N-acetylcysteine as a new prominent approach for treating psychiatric disorders
N-acetylcysteine (NAC) is a well-known and safe mucolytic agent, also used in patients with paracetamol overdose. In addition to these effects, recent preclinical and clinical studies have shown that NAC exerts beneficial effects on different psychiatric disorders. Many potential mechanisms have been proposed to underlie the therapeutic effects of NAC, including the regulation of several neurotransmitters, oxidative homeostasis, and inflammatory mediators. In this paper, we summarize the current knowledge on the ability of NAC to ameliorate symptoms and neuropathologies related to different psychiatric disorders, including attention deficit hyperactivity disorder, anxiety, bipolar disorder, depression, obsessive-compulsive disorder, obsessive-compulsive-related disorder, posttraumatic stress disorder, and schizophrenia. Although preclinical studies have shown a positive effect of NAC on animal models of psychiatric disorders, the clinical efficacy of NAC is not fully established. NAC remains a strong candidate for adjunct treatment for many psychiatric disorders, but additional preclinical and clinical studies are needed.
Clinical trials of N-acetylcysteine in psychiatry and neurology: A systematic review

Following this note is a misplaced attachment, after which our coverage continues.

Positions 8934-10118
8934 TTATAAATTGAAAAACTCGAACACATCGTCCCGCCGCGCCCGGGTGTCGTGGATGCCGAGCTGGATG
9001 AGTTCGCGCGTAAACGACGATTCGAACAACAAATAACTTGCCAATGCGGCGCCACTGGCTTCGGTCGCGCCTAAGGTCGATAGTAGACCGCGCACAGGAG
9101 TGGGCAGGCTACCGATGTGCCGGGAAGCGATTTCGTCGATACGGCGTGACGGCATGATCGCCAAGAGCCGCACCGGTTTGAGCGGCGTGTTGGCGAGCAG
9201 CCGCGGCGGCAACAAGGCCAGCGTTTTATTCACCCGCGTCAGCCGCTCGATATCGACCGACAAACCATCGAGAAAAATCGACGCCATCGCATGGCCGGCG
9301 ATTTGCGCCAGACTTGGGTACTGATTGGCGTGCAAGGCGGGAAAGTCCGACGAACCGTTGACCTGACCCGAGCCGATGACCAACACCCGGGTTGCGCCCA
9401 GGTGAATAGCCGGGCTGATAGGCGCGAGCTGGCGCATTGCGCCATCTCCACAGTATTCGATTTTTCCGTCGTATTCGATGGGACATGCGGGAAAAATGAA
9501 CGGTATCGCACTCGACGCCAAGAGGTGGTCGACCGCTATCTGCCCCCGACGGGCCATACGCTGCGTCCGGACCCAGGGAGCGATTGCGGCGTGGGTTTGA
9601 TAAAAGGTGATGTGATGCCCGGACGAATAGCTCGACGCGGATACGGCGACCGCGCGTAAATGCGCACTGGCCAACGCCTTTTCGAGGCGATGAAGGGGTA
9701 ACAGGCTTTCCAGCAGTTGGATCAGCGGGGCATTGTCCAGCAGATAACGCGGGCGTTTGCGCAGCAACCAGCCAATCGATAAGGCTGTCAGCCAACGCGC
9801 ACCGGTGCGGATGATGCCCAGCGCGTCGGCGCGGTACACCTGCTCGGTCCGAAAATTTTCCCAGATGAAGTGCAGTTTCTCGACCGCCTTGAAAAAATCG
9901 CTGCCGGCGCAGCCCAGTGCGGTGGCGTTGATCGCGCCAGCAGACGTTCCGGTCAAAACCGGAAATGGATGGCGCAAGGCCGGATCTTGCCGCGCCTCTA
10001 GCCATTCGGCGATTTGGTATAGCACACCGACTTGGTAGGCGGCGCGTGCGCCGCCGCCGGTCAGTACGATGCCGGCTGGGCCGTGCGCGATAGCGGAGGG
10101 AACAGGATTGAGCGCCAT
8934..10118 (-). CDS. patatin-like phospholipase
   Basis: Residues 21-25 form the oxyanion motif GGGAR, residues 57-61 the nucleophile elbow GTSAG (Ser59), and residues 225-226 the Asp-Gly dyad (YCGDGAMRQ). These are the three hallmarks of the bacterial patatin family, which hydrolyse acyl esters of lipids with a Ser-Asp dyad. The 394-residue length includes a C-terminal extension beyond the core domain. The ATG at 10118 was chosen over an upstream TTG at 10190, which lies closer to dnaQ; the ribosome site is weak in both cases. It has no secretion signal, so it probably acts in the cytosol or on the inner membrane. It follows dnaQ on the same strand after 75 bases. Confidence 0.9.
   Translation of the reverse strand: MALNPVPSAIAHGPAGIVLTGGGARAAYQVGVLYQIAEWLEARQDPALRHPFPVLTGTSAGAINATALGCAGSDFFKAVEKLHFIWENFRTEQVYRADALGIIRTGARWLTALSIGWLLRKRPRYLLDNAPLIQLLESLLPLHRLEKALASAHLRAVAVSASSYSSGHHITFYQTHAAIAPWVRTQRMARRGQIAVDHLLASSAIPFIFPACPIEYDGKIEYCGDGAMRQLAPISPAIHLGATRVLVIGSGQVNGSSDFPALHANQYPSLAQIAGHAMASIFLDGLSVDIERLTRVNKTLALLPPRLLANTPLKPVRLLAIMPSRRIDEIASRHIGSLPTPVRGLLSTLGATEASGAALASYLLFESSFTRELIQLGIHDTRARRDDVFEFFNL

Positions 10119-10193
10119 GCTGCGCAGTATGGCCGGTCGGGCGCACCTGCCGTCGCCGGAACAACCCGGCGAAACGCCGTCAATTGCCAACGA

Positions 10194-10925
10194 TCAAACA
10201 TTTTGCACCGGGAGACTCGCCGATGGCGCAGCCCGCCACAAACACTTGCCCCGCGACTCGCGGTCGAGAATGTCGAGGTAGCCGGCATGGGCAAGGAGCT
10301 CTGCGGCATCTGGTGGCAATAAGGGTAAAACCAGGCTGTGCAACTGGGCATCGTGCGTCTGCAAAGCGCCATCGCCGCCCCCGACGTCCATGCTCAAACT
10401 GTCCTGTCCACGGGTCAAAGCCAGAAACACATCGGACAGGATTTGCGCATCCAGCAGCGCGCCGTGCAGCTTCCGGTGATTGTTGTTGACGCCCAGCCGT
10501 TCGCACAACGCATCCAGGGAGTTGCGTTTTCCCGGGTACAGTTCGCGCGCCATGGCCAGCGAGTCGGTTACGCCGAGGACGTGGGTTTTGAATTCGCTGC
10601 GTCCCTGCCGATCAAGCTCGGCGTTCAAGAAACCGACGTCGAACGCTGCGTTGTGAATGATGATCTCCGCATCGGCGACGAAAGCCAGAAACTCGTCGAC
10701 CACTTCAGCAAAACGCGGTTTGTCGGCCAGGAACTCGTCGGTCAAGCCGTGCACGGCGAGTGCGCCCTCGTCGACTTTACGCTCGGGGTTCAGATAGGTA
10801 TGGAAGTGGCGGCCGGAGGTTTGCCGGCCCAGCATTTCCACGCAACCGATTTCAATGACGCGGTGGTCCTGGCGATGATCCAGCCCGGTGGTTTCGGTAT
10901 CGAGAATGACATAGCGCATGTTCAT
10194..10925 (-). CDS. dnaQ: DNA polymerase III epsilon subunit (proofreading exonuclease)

N-acetylcysteine (NAC) is recognized for its role in acetaminophen overdose and as a mucolytic. Over the past decade, there has been growing evidence for the use of NAC in treating psychiatric and neurological disorders, considering its role in attenuating pathophysiological processes associated with these disorders, including oxidative stress, apoptosis, mitochondrial dysfunction, neuroinflammation and glutamate and dopamine dysregulation. In this systematic review we find favorable evidence for the use of NAC in several psychiatric and neurological disorders, particularly autism, Alzheimer's disease, cocaine and cannabis addiction, bipolar disorder, depression, trichotillomania, nail biting, skin picking, obsessive-compulsive disorder, schizophrenia, drug-induced neuropathy and progressive myoclonic epilepsy. Disorders such as anxiety, attention deficit hyperactivity disorder and mild traumatic brain injury have preliminary evidence and require larger confirmatory studies while current evidence does not support the use of NAC in gambling, methamphetamine and nicotine addictions and amyotrophic lateral sclerosis. Overall, NAC treatment appears to be safe and tolerable. Further well designed, larger controlled trials are needed for specific psychiatric and neurological disorders where the evidence is favorable.